Russia shelled a square in the center of Ukraine’s second-largest city and other civilian targets on Tuesday, and a 40-mile military convoy of tanks and other vehicles threatened the capital, as the embattled Ukrainian president accused Moscow of of resorting to terror tactics to push Europe’s biggest ground war in generations.
With the Kremlin increasingly isolated by harsh economic sanctions that have sunk the ruble, Russian troops advanced on the country’s two main cities.
In strategic Kharkiv, located to the east and with around 1.5 million inhabitants, videos posted online showed explosions in a Soviet-era administrative building and in residential areas. A maternity ward was moved to a shelter amid the attacks.
RUSSIAN BOMBING DESTROYED AN ADMINISTRATIVE BUILDING BUILT IN THE SOVIET ERA
Ukrainian President Volodymyr Zelenskyy called the attack on Kharkiv’s central square, which he blamed on a Russian missile, an act of “direct and undisguised terror” and a war crime. “No one will forgive. Nobody will forget (…) This is state terrorism of the Russian Federation”.
As the fighting expanded beyond military targets on the sixth day of the Russian invasion that has shaken the 21st-century world order, reports have emerged that Moscow has used cluster bombs in three inhabited areas. If confirmed, this would mean that the war has reached a worrying new level.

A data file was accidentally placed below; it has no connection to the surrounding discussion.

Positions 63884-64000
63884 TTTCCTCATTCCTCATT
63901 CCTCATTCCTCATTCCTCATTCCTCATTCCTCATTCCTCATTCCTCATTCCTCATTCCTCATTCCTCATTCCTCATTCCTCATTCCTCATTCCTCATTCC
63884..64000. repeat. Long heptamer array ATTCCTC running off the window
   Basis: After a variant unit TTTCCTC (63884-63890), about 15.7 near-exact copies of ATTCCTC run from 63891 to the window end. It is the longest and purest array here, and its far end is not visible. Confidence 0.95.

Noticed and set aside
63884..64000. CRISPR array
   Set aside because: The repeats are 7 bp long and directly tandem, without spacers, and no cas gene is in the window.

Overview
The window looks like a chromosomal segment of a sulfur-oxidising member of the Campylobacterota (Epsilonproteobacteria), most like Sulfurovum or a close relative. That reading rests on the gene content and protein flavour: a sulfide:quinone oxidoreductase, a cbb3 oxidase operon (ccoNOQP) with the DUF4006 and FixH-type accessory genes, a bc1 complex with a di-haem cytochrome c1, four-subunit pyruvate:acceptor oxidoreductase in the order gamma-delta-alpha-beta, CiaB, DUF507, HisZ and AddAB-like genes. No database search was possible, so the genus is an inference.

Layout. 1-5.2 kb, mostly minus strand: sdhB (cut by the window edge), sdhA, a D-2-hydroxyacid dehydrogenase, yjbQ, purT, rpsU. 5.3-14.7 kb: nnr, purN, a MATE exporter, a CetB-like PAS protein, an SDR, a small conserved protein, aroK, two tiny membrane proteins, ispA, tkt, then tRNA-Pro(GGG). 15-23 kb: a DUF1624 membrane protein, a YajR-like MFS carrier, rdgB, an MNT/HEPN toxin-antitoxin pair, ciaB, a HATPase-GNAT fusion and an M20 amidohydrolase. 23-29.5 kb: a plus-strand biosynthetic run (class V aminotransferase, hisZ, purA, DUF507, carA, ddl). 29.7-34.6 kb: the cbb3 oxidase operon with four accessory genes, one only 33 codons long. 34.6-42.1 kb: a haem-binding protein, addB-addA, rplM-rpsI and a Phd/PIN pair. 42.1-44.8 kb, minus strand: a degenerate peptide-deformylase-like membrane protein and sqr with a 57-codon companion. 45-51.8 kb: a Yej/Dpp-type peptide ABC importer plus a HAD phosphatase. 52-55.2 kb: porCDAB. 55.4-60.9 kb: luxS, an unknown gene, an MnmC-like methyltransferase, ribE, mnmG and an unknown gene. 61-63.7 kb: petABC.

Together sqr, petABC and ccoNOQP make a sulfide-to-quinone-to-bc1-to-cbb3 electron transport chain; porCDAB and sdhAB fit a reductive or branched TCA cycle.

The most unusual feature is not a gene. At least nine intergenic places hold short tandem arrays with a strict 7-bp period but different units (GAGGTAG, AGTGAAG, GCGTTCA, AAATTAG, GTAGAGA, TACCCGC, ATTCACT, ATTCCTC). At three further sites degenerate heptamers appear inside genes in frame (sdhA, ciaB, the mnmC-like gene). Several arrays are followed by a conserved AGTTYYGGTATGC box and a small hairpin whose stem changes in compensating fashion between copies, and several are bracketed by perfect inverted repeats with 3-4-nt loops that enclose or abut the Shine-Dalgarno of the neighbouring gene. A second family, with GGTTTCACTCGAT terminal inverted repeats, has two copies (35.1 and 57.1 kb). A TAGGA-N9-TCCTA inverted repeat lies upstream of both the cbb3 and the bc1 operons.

The Kremlin denied on Tuesday the use of such ammunition and again insisted that its forces have only attacked military targets, despite evidence documented by The Associated Press of bombing homes, schools and hospitals.
The Russian defense minister pledged on Tuesday to press ahead with the offensive until Moscow achieves its goals, after a first round of contacts between Ukraine and Russia failed to stop the fighting. Both sides agreed to meet again in the coming days.
Across the country, many civilians spent another night crammed into shelters, basements and hallways. More than half a million people have fled the country and the United Nations human rights office said Tuesday it has confirmed 136 civilian deaths, including 13 minors. The true figure could be much higher, he warned.
“This is a nightmare, it grabs you from the inside with great force. It cannot be explained in words,” said Ekaterina Babenko, a Kharkiv resident who took refuge in a basement with her neighbors for the fifth day in a row. “We have young children, elderly people, and honestly, this is very scary.”
A Ukrainian military official said Belarusian troops joined the war on Tuesday in the Chernihiv region, but gave no further details. Belarusian President Alexander Lukashenko said that he did not plan to enter the conflict.
With Western powers sending weapons to Ukraine and mounting global pressure on the Russian economy, Russian President Vladimir Putin’s options diminished in his bid to redraw the global map and lure Ukraine’s Western-leaning democracy of new to the orbit of Moscow.
“We are also fighting to be equal members of Europe,” Zelenskyy said in a speech to the European Parliament. “I think we’re showing the whole world that that’s who we are… We’ve shown that, at the very least, we’re equal to you.”
On Monday, he said that Kiev was not ready to make concessions “when one of the parties hits the other with artillery.”
As talks on the Belarusian border drew to a close, several explosions rocked Kiev and Russian soldiers advanced on the city of nearly 3 million people.
Melissa Galbraith is the World News reporter for Globe Live Media. She covers all the major events happening around the World. From Europe to Americas, from Asia to Antarctica, Melissa covers it all. Never miss another Major World Event by bookmarking her author page right here.
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